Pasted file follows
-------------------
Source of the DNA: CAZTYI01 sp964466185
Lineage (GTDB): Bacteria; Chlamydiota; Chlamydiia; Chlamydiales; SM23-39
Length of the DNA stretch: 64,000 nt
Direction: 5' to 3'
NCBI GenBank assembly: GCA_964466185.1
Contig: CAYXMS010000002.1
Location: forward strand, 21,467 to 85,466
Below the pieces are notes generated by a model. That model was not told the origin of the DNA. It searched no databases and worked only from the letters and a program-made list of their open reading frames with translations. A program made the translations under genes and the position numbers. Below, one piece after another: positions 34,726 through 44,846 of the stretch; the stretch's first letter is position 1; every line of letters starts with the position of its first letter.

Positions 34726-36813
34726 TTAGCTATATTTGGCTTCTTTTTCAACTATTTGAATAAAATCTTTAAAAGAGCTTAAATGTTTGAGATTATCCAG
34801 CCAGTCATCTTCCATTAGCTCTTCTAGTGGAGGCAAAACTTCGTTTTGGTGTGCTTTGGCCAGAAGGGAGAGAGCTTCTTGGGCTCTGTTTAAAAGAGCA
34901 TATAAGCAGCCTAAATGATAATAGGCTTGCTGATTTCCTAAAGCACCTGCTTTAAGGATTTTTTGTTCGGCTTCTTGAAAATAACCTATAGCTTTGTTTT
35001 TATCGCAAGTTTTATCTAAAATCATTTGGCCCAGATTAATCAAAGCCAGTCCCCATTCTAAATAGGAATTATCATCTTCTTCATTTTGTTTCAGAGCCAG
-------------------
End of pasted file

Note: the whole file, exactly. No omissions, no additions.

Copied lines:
Source of the DNA: CAZTYI01 sp964466185
Lineage (GTDB): Bacteria; Chlamydiota; Chlamydiia; Chlamydiales; SM23-39
Length of the DNA stretch: 64,000 nt
Direction: 5' to 3'
NCBI GenBank assembly: GCA_964466185.1
Contig: CAYXMS010000002.1
Location: forward strand, 21,467 to 85,466
Below the pieces are notes generated by a model. That model was not told the origin of the DNA. It searched no databases and worked only from the letters and a program-made list of their open reading frames with translations. A program made the translations under genes and the position numbers. Below, one piece after another: positions 34,726 through 44,846 of the stretch; the stretch's first letter is position 1; every line of letters starts with the position of its first letter.

Positions 34726-36813
34726 TTAGCTATATTTGGCTTCTTTTTCAACTATTTGAATAAAATCTTTAAAAGAGCTTAAATGTTTGAGATTATCCAG
34801 CCAGTCATCTTCCATTAGCTCTTCTAGTGGAGGCAAAACTTCGTTTTGGTGTGCTTTGGCCAGAAGGGAGAGAGCTTCTTGGGCTCTGTTTAAAAGAGCA
34901 TATAAGCAGCCTAAATGATAATAGGCTTGCTGATTTCCTAAAGCACCTGCTTTAAGGATTTTTTGTTCGGCTTCTTGAAAATAACCTATAGCTTTGTTTT
35001 TATCGCAAGTTTTATCTAAAATCATTTGGCCCAGATTAATCAAAGCCAGTCCCCATTCTAAATAGGAATTATCATCTTCTTCATTTTGTTTCAGAGCCAG